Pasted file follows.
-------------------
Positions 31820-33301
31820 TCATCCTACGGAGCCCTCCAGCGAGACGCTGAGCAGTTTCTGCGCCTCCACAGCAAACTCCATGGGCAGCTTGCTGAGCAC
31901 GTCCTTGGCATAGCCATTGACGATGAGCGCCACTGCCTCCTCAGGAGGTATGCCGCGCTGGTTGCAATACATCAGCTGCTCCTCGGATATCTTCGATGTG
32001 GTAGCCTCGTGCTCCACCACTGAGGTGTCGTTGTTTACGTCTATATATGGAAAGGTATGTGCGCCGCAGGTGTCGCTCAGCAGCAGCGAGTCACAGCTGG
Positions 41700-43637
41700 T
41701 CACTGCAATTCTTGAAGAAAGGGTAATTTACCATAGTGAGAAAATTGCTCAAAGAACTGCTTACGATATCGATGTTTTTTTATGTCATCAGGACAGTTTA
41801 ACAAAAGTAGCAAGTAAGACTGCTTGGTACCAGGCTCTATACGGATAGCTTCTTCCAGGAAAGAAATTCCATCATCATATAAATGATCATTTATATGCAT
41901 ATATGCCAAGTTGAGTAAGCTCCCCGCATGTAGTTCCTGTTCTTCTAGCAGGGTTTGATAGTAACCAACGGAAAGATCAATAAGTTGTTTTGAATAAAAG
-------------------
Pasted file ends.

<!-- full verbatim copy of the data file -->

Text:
Positions 31820-33301
31820 TCATCCTACGGAGCCCTCCAGCGAGACGCTGAGCAGTTTCTGCGCCTCCACAGCAAACTCCATGGGCAGCTTGCTGAGCAC
31901 GTCCTTGGCATAGCCATTGACGATGAGCGCCACTGCCTCCTCAGGAGGTATGCCGCGCTGGTTGCAATACATCAGCTGCTCCTCGGATATCTTCGATGTG
32001 GTAGCCTCGTGCTCCACCACTGAGGTGTCGTTGTTTACGTCTATATATGGAAAGGTATGTGCGCCGCAGGTGTCGCTCAGCAGCAGCGAGTCACAGCTGG
Positions 41700-43637
41700 T
41701 CACTGCAATTCTTGAAGAAAGGGTAATTTACCATAGTGAGAAAATTGCTCAAAGAACTGCTTACGATATCGATGTTTTTTTATGTCATCAGGACAGTTTA
41801 ACAAAAGTAGCAAGTAAGACTGCTTGGTACCAGGCTCTATACGGATAGCTTCTTCCAGGAAAGAAATTCCATCATCATATAAATGATCATTTATATGCAT
41901 ATATGCCAAGTTGAGTAAGCTCCCCGCATGTAGTTCCTGTTCTTCTAGCAGGGTTTGATAGTAACCAACGGAAAGATCAATAAGTTGTTTTGAATAAAAG